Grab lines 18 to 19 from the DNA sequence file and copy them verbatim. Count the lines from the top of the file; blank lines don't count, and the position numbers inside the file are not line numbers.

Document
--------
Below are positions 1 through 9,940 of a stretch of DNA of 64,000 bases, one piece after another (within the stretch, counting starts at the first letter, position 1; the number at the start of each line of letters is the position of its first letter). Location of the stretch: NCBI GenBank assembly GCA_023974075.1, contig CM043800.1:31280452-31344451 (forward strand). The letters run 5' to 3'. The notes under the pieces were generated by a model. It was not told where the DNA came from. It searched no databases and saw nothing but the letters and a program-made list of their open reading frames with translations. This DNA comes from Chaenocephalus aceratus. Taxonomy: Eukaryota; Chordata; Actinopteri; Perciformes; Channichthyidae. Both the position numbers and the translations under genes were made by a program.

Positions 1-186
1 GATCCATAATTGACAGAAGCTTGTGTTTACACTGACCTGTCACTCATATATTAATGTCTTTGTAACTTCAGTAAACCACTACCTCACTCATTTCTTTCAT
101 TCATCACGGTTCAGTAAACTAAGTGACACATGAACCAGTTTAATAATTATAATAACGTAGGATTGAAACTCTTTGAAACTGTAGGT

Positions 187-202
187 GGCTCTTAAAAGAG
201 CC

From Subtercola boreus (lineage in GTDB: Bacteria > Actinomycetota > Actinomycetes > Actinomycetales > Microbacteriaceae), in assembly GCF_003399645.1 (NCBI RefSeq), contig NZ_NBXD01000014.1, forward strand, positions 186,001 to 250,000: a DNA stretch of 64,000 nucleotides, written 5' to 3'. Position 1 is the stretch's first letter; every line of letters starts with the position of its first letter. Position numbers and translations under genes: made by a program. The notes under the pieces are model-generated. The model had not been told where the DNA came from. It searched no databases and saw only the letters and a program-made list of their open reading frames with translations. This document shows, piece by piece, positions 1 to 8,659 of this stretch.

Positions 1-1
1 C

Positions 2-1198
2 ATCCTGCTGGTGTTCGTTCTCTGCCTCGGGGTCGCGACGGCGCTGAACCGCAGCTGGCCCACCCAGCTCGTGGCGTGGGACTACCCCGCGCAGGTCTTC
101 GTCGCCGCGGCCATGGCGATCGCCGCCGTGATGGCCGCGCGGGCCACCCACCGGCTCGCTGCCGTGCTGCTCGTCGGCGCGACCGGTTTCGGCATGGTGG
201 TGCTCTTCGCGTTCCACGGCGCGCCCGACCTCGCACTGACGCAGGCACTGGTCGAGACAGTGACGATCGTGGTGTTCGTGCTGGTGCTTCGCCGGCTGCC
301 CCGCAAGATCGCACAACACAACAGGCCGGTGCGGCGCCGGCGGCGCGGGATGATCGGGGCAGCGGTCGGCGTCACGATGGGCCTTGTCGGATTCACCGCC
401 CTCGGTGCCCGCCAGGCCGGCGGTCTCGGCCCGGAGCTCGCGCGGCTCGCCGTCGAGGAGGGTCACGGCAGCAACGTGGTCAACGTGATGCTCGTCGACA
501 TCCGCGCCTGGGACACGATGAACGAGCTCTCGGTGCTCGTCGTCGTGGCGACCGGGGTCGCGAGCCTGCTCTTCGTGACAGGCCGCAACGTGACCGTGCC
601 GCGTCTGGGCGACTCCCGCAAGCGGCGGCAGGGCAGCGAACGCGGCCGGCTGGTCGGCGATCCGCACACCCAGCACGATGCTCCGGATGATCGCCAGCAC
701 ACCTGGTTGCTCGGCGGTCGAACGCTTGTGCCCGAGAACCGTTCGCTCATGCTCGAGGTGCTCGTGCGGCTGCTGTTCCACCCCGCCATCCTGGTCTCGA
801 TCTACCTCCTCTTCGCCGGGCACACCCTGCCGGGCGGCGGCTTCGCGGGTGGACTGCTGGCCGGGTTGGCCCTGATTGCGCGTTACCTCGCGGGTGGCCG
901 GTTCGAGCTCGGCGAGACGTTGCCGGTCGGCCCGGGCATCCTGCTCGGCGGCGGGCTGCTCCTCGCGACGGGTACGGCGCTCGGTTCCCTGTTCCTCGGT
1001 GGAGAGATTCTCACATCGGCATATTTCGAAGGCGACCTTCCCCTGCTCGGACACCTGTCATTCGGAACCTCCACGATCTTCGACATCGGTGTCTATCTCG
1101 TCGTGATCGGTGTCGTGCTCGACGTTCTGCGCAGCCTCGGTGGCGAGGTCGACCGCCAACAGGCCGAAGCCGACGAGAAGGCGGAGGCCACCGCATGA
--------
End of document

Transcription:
601 GCGTCTGGGCGACTCCCGCAAGCGGCGGCAGGGCAGCGAACGCGGCCGGCTGGTCGGCGATCCGCACACCCAGCACGATGCTCCGGATGATCGCCAGCAC
701 ACCTGGTTGCTCGGCGGTCGAACGCTTGTGCCCGAGAACCGTTCGCTCATGCTCGAGGTGCTCGTGCGGCTGCTGTTCCACCCCGCCATCCTGGTCTCGA